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Nucleic Acids Res. 2006 Jan 1; 34(Database issue): D74–D81.
Published online 2005 Dec 28. doi:  10.1093/nar/gkj131
PMCID: PMC1347493

DBD: a transcription factor prediction database


Regulation of gene expression influences almost all biological processes in an organism; sequence-specific DNA-binding transcription factors are critical to this control. For most genomes, the repertoire of transcription factors is only partially known. Hitherto transcription factor identification has been largely based on genome annotation pipelines that use pairwise sequence comparisons, which detect only those factors similar to known genes, or on functional classification schemes that amalgamate many types of proteins into the category of ‘transcription factor’. Using a novel transcription factor identification method, the DBD transcription factor database fills this void, providing genome-wide transcription factor predictions for organisms from across the tree of life. The prediction method behind DBD identifies sequence-specific DNA-binding transcription factors through homology using profile hidden Markov models (HMMs) of domains. Thus, it is limited to factors that are homologus to those HMMs. The collection of HMMs is taken from two existing databases (Pfam and SUPERFAMILY), and is limited to models that exclusively detect transcription factors that specifically recognize DNA sequences. It does not include basal transcription factors or chromatin-associated proteins, for instance. Based on comparison with experimentally verified annotation, the prediction procedure is between 95% and 99% accurate. Between one quarter and one-half of our genome-wide predicted transcription factors represent previously uncharacterized proteins. The DBD (www.transcriptionfactor.org) consists of predicted transcription factor repertoires for 150 completely sequenced genomes, their domain assignments and the hand curated list of DNA-binding domain HMMs. Users can browse, search or download the predictions by genome, domain family or sequence identifier, view families of transcription factors based on domain architecture and receive predictions for a protein sequence.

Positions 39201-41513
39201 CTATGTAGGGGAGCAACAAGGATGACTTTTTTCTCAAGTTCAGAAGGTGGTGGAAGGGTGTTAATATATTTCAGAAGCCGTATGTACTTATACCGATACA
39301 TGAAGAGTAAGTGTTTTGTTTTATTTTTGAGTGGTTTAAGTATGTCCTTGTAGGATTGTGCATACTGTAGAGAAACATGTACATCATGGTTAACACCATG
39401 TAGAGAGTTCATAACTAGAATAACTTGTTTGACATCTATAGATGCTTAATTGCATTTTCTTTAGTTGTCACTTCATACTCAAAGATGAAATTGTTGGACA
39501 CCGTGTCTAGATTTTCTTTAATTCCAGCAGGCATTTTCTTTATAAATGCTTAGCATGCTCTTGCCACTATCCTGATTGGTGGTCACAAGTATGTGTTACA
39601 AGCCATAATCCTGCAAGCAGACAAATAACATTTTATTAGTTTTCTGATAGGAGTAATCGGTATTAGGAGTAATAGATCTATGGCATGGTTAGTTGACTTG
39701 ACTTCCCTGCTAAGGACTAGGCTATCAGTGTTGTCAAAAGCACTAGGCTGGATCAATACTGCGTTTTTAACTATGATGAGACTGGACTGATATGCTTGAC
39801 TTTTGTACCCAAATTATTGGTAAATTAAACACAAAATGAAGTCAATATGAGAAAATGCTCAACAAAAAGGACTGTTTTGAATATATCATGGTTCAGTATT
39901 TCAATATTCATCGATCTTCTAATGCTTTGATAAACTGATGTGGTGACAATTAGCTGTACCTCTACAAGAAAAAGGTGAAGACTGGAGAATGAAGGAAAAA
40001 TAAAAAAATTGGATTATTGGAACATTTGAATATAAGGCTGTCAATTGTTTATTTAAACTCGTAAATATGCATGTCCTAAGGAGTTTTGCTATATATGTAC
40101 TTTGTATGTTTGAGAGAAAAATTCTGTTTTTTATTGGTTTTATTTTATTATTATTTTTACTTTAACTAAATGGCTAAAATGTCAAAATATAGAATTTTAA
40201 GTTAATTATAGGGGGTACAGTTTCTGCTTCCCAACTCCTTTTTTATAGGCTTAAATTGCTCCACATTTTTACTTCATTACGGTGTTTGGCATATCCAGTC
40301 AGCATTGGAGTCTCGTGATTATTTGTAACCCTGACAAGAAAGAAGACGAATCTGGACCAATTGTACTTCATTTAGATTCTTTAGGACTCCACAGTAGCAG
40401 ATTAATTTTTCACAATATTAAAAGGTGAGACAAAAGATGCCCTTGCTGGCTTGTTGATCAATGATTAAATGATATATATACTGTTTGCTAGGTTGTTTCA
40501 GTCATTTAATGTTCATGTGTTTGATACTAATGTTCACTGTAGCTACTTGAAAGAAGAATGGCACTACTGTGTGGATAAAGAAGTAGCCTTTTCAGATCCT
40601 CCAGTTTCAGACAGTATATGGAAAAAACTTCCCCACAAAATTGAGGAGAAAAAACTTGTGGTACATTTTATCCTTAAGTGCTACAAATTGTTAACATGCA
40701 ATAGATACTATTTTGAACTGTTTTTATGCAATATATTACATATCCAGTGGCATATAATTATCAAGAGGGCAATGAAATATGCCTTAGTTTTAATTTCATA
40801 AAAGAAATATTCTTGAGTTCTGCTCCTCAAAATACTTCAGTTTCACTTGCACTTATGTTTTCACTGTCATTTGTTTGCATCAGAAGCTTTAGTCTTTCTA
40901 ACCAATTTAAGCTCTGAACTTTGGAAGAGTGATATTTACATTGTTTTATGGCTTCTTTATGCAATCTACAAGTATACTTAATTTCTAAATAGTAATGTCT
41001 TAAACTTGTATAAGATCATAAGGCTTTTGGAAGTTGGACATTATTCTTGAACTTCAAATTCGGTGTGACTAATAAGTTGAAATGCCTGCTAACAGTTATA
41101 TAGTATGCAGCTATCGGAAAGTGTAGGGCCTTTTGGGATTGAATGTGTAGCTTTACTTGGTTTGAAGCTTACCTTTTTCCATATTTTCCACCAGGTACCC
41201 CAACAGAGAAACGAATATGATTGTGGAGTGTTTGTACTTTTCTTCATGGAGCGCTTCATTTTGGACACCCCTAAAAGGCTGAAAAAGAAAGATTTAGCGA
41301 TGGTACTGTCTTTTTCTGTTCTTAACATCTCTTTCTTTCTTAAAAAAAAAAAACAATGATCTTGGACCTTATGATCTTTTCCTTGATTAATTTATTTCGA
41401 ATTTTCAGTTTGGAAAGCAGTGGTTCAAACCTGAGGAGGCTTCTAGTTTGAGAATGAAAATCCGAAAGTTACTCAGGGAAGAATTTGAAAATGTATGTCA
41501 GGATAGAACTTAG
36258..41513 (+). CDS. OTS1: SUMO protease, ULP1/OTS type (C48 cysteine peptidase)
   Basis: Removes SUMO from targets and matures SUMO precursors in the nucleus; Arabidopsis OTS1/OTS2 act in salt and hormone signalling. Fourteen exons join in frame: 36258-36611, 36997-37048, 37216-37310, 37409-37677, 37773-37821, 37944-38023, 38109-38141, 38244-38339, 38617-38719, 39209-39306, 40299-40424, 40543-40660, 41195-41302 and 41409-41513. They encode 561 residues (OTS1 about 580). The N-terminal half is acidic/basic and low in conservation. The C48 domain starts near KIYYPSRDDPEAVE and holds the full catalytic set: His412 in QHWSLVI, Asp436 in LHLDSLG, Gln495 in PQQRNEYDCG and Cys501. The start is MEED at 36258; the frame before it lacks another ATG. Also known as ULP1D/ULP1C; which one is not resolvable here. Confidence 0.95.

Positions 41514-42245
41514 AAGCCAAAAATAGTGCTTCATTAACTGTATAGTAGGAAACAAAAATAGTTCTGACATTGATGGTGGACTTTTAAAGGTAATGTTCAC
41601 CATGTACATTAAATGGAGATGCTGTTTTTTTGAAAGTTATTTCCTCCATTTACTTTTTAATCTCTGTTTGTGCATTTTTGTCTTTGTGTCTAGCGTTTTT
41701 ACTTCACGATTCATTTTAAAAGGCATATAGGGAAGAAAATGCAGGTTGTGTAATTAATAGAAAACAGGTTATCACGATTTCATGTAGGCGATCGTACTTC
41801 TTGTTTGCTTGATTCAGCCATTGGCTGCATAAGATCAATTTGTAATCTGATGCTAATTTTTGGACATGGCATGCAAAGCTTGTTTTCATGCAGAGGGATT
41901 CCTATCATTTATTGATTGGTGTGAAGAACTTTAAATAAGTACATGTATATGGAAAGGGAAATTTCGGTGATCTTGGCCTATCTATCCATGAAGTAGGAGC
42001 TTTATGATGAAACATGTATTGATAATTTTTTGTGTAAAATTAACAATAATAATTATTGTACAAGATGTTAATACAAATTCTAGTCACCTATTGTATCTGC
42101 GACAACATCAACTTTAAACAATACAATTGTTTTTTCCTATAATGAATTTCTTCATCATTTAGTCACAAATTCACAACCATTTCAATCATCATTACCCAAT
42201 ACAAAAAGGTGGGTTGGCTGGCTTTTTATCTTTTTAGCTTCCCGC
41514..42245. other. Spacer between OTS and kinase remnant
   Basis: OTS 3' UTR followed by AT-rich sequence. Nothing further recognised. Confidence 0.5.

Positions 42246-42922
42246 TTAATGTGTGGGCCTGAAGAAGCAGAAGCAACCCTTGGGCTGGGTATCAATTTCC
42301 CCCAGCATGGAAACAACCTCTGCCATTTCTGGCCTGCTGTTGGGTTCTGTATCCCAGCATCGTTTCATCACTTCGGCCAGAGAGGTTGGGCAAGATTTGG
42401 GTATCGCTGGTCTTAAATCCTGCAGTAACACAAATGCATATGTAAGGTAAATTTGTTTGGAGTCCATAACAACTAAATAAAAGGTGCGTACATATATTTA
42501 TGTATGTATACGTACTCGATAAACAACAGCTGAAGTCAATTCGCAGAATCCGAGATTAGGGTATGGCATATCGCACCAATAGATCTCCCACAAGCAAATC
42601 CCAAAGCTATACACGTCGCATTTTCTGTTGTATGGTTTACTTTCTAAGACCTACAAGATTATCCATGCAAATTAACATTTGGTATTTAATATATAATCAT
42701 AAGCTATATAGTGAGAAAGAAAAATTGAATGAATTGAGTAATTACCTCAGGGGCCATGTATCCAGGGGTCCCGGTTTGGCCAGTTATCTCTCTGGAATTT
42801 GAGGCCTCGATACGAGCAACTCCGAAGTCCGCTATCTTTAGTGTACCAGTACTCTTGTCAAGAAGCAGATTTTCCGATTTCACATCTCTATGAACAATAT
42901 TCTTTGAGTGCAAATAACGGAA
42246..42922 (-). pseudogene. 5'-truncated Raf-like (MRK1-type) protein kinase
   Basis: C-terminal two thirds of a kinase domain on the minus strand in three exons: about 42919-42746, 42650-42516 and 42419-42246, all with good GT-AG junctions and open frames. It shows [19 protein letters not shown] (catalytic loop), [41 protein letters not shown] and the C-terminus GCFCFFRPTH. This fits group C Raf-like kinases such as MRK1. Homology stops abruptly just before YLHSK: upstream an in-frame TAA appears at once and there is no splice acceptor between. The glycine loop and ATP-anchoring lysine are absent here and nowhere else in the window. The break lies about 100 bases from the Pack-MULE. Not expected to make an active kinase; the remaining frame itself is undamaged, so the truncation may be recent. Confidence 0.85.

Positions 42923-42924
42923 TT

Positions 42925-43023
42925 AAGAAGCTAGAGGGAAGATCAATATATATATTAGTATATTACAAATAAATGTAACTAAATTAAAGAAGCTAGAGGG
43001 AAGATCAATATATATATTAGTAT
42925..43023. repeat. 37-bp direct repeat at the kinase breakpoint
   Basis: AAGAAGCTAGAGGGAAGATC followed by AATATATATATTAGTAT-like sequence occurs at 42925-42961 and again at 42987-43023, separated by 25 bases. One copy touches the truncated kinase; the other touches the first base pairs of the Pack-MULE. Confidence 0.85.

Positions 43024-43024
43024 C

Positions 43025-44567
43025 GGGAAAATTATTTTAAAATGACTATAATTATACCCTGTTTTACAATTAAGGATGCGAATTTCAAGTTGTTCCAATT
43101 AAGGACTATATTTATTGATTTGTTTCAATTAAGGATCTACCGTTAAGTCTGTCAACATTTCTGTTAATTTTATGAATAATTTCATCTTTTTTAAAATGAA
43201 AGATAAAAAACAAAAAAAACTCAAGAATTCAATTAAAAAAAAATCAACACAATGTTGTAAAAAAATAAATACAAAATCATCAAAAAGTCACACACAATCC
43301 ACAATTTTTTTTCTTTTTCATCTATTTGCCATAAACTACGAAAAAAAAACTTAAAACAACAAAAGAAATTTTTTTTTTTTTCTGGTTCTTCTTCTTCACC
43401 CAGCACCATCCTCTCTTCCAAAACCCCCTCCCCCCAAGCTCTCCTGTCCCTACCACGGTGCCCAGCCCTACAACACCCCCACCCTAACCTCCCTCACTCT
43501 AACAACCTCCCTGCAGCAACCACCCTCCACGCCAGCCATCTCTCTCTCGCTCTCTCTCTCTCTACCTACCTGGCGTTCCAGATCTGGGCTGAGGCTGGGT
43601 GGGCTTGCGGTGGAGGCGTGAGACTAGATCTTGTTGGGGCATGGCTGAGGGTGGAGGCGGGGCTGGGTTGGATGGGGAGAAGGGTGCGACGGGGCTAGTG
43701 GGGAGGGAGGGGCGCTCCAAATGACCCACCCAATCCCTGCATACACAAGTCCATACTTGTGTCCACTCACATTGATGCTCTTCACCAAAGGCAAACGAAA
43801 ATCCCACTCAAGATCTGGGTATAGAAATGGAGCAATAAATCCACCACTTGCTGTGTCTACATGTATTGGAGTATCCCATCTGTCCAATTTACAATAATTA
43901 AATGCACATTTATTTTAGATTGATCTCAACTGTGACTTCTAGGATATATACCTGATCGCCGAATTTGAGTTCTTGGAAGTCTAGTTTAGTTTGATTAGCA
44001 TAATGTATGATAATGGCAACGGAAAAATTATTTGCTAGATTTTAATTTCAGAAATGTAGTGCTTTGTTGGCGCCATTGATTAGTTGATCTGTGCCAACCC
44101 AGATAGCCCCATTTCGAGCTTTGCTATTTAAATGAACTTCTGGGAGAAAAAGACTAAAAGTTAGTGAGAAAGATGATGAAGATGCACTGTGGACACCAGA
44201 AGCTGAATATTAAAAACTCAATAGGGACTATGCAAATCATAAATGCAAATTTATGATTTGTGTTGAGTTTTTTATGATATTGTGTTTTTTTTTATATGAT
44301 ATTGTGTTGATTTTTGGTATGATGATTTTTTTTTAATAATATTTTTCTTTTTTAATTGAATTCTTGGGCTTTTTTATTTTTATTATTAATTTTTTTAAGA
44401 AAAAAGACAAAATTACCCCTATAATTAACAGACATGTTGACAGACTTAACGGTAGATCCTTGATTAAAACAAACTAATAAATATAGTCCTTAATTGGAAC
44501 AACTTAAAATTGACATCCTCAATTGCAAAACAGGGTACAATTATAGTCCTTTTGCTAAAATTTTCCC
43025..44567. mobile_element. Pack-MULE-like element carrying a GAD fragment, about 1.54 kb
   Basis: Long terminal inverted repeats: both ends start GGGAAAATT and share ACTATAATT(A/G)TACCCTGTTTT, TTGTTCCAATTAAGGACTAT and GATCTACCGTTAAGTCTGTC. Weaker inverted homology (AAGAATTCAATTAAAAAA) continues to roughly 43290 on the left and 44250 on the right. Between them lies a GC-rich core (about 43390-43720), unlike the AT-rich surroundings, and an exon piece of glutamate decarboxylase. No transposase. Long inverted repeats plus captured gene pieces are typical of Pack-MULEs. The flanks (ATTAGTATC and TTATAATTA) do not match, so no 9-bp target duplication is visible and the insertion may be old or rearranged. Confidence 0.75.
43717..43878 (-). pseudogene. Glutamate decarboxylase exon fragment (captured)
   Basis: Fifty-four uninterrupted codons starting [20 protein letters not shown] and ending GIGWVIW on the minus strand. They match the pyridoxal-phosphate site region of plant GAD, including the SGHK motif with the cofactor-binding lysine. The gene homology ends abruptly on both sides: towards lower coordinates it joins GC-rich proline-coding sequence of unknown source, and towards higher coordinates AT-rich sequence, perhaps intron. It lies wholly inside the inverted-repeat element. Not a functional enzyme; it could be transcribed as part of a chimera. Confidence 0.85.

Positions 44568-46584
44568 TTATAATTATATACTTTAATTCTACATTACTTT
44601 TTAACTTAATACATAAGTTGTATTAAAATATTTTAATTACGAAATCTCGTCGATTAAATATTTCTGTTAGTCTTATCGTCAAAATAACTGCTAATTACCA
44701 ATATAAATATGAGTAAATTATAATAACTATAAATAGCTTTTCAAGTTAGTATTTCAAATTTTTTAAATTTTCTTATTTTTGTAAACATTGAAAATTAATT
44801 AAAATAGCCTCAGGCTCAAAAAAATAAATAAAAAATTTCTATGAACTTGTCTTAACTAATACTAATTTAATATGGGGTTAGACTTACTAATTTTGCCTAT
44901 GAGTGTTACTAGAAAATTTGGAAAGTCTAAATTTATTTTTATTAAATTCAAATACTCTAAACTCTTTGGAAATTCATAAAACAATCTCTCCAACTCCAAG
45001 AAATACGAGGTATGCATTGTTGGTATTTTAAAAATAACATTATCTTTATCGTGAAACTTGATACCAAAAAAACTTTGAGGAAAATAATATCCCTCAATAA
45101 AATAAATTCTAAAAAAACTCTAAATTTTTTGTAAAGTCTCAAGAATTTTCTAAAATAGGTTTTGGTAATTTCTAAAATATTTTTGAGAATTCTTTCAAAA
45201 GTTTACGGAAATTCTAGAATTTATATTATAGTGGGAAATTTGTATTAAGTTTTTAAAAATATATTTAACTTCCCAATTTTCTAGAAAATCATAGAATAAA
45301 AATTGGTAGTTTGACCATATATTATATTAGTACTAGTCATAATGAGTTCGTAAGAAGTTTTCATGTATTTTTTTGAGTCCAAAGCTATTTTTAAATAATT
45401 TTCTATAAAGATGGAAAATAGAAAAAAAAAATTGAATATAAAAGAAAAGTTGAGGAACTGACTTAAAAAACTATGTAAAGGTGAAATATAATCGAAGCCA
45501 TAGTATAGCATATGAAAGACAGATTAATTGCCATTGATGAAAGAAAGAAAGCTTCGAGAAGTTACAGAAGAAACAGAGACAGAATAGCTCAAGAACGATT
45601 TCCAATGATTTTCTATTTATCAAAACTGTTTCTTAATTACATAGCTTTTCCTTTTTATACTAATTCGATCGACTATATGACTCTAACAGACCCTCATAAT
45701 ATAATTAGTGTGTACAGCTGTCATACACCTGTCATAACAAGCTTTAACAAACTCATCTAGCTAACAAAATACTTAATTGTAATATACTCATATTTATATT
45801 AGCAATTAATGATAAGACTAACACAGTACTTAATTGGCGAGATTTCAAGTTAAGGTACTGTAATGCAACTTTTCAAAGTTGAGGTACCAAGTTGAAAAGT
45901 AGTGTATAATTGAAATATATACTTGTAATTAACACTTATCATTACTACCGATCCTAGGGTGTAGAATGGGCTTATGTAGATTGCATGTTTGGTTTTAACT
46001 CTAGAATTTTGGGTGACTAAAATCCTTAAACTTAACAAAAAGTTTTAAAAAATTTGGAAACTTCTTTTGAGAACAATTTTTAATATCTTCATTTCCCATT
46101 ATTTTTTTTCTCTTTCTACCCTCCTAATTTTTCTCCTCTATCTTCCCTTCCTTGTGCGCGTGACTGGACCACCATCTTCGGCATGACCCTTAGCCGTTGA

The essence of any organism is the spatial and temporal expression pattern of its gene repertoire. While the genome provides the template, it is the way genes are expressed that defines the organism. Consequently, regulation of gene expression influences almost all biological processes in an organism.